“In 2014, AIGA turns 100! Established in 1914 as an institute dedicated to the graphic arts, AIGA’s focus and reach have continually expanded. From 40 founders to 24,000 members and from a New York club to a nationwide network, what began as the old guard of a new profession has become a rich and active community embracing diverse and rapidly changing expressions of design.” ~aiga.org/centennial
At AIGA Raleigh, we have much to celebrate and to be proud of. Formed in 1986 as the eighth in the country (out of the sixty-seven currently in existence), our chapter champions design’s ability, design’s impact, and design’s critical place in uniting people. We advocate for design as a driving force in social and economic change, as a way of life, as a pursuit to shape the best kind of experience. The Raleigh chapter embodies the evolution of experience that design stands for as we implement an open-source model of organization whereby our activities are shaped and designed by the participants in the process.
To mark the AIGA Centennial, to celebrate the hundred years of design in the U.S., and especially to mark the place that our local community takes on the greater design arena, we will gather in early September for a dinner party to hear distinguished local designers reflect on the contributions of our community to the field of design over the years. We will also admire the work that local designers will be invited to submit later this summer. Stay tuned for details on the Design Juried Exhibition to be announced in late June.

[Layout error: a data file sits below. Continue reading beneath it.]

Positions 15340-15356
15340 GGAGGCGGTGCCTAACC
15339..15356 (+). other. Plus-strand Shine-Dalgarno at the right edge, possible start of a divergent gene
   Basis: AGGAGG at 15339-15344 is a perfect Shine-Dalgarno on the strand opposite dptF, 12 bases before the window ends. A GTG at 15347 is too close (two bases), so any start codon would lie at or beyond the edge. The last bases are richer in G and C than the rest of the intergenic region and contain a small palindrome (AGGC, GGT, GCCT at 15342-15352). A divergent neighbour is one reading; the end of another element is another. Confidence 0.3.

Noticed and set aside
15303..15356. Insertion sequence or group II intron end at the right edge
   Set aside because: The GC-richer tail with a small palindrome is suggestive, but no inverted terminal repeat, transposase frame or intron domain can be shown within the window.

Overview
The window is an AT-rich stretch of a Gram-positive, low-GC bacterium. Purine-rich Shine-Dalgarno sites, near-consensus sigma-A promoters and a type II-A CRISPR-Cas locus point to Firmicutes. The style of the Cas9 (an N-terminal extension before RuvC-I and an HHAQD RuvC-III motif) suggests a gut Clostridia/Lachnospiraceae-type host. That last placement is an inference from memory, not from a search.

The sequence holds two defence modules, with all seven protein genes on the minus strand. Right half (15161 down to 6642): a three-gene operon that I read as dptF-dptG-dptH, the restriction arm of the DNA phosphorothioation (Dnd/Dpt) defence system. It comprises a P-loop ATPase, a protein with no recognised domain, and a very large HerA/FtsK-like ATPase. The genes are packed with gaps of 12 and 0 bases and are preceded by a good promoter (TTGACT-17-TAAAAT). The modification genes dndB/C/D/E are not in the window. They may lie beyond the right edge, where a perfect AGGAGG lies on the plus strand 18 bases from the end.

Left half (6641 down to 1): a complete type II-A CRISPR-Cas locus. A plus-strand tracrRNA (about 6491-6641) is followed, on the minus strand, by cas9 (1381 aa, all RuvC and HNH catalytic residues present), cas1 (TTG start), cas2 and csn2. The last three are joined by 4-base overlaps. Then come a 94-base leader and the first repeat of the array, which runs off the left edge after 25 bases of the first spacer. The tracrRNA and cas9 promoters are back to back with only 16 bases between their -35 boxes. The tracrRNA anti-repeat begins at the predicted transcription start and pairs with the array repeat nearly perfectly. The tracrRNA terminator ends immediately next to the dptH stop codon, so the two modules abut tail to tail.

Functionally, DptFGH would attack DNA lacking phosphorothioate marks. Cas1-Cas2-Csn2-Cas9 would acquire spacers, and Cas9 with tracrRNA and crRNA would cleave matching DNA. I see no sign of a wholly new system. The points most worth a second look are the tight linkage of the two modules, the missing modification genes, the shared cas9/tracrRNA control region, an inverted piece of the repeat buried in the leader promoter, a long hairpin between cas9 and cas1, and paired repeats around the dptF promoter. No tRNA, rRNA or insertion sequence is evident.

Meanwhile, we invite you to reflect on your rightful place in the history of design. Are you an enthusiast of hand-lettering and all things hand-made? Consider that the Arts & Crafts Movement made its way to the U.S. just about a hundred years ago. Do you see any analogies between the two? Do you design magazine layouts with single large images bleeding off the pages, double spreads, and plenty of white space? Look up Alexey Brodovitch and his work for Harper’s Bazaar. Do you create flat, simple graphics for web and mobile applications, or for corporate identity? Why, you partake in the legacy not only of Paul Rand but also Lester Beall, Ivan Chermayeff, and Tom Geismar! Inforgraphics? Think Ladislav Sutnar. Grid? Do Josef Müller-Brockmann or Jan Tschichold sound familiar?
And if you are inspired to share your historical design reflections with the AIGA Raleigh design community, write a blog article and send it in. We would love to hear how the history of design plays out in your design work or what design trends and influences you have found inspiriting. Please email your article to firstname.lastname@example.org by the 13th of each month between now and September. Each article should be accompanied by at least one 1000 x 600 pixel header graphic, and any additional images you would like to include in the article. When sending images, please be mindful of copyrights and send only images that were created by you, that are available in the public domain, or for which you have appropriate permissions to use.